Mac and cheese festival in Aspen fails to return this fall
For the second year in a row, the city of Aspen has failed to resurrect the mac and cheese festival, which was a favorite among locals.
The last time the free event was held was in 2017, when former city of Aspen recreation supervisor Keith Bulicz organized it.
Bulicz founded the festival in 2011, which attracted thousands of people to a block on Hopkins Avenue, known as “Restaurant Row.”
It had a dozen or more restaurants competing for the title of the best mac and cheese, and was typically held the second weekend of September.
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Last year, Susan Arenella, who works in the city’s recreation department, said organizers decided to take a yearlong hiatus to rethink the event.
But the event fell off the radar and has now been kicked over to Nancy Lesley, who is the city’s special events department.
“It’s a bigger conversation and I need to pick up the ball,” Lesley said. “We are committed to looking at this. … Hopefully it’s a ‘when’ not an ‘if’.”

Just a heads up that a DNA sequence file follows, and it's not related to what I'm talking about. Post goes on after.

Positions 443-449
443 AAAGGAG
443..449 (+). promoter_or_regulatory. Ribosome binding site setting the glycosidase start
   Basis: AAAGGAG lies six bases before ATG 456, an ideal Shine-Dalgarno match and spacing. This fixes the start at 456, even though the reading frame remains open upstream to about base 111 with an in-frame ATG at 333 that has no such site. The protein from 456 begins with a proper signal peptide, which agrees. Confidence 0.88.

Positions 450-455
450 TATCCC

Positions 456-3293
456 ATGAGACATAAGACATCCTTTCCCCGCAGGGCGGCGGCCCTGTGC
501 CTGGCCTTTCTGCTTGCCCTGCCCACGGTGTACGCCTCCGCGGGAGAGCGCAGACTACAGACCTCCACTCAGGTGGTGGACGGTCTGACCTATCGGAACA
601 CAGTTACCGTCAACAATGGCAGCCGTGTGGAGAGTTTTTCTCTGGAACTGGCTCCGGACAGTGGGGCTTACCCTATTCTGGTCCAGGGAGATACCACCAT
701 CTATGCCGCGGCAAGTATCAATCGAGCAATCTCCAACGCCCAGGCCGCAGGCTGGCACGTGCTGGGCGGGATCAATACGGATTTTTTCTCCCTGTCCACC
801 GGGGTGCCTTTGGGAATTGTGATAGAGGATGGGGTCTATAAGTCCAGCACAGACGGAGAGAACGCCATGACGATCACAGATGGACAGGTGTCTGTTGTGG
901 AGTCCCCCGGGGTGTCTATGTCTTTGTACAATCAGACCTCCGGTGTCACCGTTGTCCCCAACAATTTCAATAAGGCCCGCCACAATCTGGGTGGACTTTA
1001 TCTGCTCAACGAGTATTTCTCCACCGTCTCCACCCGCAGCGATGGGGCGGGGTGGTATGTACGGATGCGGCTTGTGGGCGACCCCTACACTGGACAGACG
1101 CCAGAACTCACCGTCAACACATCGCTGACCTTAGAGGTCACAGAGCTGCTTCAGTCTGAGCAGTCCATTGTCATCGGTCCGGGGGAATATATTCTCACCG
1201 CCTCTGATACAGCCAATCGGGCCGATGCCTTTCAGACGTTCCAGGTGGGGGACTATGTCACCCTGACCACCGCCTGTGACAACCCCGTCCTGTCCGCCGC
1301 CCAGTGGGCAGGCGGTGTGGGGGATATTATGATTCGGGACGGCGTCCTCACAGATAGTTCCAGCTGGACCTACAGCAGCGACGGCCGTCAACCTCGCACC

Arenella said last year that organizers were thinking about making the event more of a festival in a park with other activities, and possibly change the timing because September is a busy month.
Lesley said she plans to reach out to the restaurants that have participated in the past to see what their feelings are about changing the event and the time of year it’s held.
“When the event started it was a slower season,” Lesley said. “We need to look at the timing and location of the event.”
Chris Lanter, co-owner of Home Team BBQ and Cache Cache, two restaurants that picked up most of the awards at the festival in 2017, said he loved to be part of the event even though it cost a couple thousand bucks to participate.
“We did it because it was fun,” he said. “I loved that you could just come out and eat mac and cheese for free.”
Lanter had enlisted students from the ProStart culinary program at Aspen High School to help him and his staff. He said he’d like the event to return and September is a good month, before his restaurant Cache Cache closes for the offseason.
Lesley said she looks forward to having conversations with Lanter and other restaurateurs.
“I’m hopeful that it’s an event that comes back in 2020,” she said.
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Wayne Hall took a job as an air traffic controller at the Aspen-Pitkin County Airport in 2003 thinking he would stay for a short time. Instead he stayed for nearly 17 years and was promoted up to the position of air traffic manager. He reflected on the experience upon retirement.